Treasures of Colombia: Picada (Colombian Street Food)

Once I took a day trip to the community of Boston in Portland.

As we all know that Boston is the place where the famous Jerk Festival is held annually; and thus, it has some of the best jerk meats.

So, my friends and I went and we ordered a large variety of jerk goodies.

In one of the packages I found different parts of the pig including the knuckles, ears, intestines and other interesting parts, the package also included pieces of fried and roast breadfruit.

treasures of colombia with stacey ann smith

Treasures of Colombia: PICADA (Colombian Street Food)

By: Stacey-Ann Smith

In Colombia, I was introduced to a similar dish to our Boston Jerk dish.

It is called the Colombian Picada, the word “Picada” means “Chopped”.

The Picada consists of a variety of meats and starches and is considered comfort food. It is well loved and is eaten on a daily basis especially on Sundays for lunch.

At the entrance of some restaurants you will see all the meats and starches being displayed in huge pots or trays. When you order the Picada you will be asked what pieces you want – it´s a ‘pick and choose’ style of service.

The Picada consists of chopped pieces of Beef, Pork (all parts of the pig), Chorizo, Blood sausages – Rellena (pig intestine stuffed with pig´s blood, rice and beans) and Plantain which is all fried, this is accompanied by Yucca (cassava), potatoes and small boiled quail eggs.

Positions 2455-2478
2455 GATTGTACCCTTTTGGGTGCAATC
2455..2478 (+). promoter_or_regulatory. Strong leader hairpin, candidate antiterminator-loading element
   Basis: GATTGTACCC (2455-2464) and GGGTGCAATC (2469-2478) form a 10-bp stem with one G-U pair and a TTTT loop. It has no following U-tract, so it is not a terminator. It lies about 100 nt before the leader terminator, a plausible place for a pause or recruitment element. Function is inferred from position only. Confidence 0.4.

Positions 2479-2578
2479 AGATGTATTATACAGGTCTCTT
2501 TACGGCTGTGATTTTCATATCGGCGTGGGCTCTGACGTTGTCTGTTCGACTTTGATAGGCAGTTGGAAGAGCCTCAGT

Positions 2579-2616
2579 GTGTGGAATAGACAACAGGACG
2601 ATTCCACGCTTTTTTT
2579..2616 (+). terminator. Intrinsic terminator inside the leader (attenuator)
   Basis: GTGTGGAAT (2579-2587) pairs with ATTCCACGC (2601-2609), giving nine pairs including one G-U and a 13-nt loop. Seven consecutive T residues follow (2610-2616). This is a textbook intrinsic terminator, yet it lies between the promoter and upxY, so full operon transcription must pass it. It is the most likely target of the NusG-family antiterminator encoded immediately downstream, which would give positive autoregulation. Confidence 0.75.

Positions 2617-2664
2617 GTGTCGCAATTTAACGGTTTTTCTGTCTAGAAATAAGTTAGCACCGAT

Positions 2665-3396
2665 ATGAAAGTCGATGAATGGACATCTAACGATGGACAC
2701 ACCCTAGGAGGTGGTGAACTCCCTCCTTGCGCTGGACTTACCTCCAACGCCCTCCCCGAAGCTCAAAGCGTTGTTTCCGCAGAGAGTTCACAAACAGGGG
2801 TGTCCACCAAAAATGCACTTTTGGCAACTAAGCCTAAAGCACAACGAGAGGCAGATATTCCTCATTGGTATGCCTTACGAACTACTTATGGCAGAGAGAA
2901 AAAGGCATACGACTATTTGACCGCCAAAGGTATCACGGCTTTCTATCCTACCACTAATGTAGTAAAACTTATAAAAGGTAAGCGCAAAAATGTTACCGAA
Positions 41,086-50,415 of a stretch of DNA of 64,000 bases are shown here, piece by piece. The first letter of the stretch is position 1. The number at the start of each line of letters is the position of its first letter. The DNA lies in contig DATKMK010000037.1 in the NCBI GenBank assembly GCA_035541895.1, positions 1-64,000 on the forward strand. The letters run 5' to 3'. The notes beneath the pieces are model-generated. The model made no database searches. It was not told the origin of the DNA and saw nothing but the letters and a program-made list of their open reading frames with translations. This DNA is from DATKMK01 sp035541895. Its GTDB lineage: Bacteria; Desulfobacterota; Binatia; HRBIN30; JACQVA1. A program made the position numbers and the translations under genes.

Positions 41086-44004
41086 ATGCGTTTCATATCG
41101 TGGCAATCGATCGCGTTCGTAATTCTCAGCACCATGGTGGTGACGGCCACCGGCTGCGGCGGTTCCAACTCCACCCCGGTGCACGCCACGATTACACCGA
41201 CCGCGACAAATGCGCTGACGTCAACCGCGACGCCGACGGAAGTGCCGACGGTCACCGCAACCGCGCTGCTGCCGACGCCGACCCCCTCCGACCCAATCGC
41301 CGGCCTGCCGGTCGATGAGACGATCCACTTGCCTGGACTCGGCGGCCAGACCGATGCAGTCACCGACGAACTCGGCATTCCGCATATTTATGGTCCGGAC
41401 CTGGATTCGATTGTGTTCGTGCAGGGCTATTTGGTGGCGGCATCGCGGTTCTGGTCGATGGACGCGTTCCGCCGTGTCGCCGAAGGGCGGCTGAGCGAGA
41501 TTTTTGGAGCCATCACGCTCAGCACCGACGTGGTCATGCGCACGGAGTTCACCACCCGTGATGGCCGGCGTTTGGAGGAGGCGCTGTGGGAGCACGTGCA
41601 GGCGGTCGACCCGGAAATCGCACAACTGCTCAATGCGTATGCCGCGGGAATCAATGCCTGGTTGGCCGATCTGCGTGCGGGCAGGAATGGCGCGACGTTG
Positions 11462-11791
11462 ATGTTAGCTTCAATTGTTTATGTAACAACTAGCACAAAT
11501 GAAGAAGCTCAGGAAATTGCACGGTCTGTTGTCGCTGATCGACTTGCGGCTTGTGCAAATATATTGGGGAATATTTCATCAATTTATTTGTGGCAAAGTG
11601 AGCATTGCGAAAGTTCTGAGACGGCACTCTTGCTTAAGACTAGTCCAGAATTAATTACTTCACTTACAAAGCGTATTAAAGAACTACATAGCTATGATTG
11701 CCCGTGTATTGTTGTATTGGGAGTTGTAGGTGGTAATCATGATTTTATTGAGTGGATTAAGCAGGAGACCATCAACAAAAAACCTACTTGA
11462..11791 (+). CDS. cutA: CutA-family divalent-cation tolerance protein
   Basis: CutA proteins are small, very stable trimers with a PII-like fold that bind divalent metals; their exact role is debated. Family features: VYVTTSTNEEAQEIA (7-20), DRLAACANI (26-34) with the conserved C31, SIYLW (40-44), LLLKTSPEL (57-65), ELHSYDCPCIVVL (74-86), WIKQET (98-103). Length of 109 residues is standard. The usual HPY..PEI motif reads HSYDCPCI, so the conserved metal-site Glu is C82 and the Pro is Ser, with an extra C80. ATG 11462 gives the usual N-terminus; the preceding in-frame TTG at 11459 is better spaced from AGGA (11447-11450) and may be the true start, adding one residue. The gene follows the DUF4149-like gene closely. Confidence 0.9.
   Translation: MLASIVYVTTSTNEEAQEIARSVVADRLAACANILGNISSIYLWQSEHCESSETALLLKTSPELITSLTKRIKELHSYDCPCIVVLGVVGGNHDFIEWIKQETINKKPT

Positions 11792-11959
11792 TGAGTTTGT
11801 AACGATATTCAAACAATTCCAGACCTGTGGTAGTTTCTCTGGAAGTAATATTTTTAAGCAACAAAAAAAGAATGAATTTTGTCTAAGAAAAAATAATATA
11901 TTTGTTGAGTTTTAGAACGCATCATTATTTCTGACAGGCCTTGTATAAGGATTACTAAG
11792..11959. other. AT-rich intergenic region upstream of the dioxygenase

I almost forgot the Gallina (hen) – common fowl that is also boiled and chopped into pieces as a special side order.

After choosing the parts that you want the Picada is then served on large platters because this dish is usually for large gatherings. If you buy it to go, then, it is wrapped in pieces of brown paper whereas the Jamaican ´jerk picada´ is wrapped in aluminum foil.

The Picada is accompanied by a special sauce called “Aji” and even with Guacamole, while its Jamaican counterpart is eaten with Ketchup and the good old Scotch Bonnet pepper.

You can prepare your own version of Picada at home whether for a family feast or that special occasion like birthdays, pool side gatherings amongst others.


About the writer:

Stacey Ann Smith is from Kingston, Jamaica.  She is an alumna of Camperdown High School and she graduated from The Shortwood Teachers’ College having earned a Bachelor’s Degree in Modern Languages, Spanish and French. Presently, Stacey is an English teacher at a University in Colombia.  She describes herself as a vivacious and loving person who also has a passion for traveling, taking pictures, her son Nicholas and Ashley, her adorable feline.


Copyright © 2019, Denise N. Fyffe, The Island Journal.


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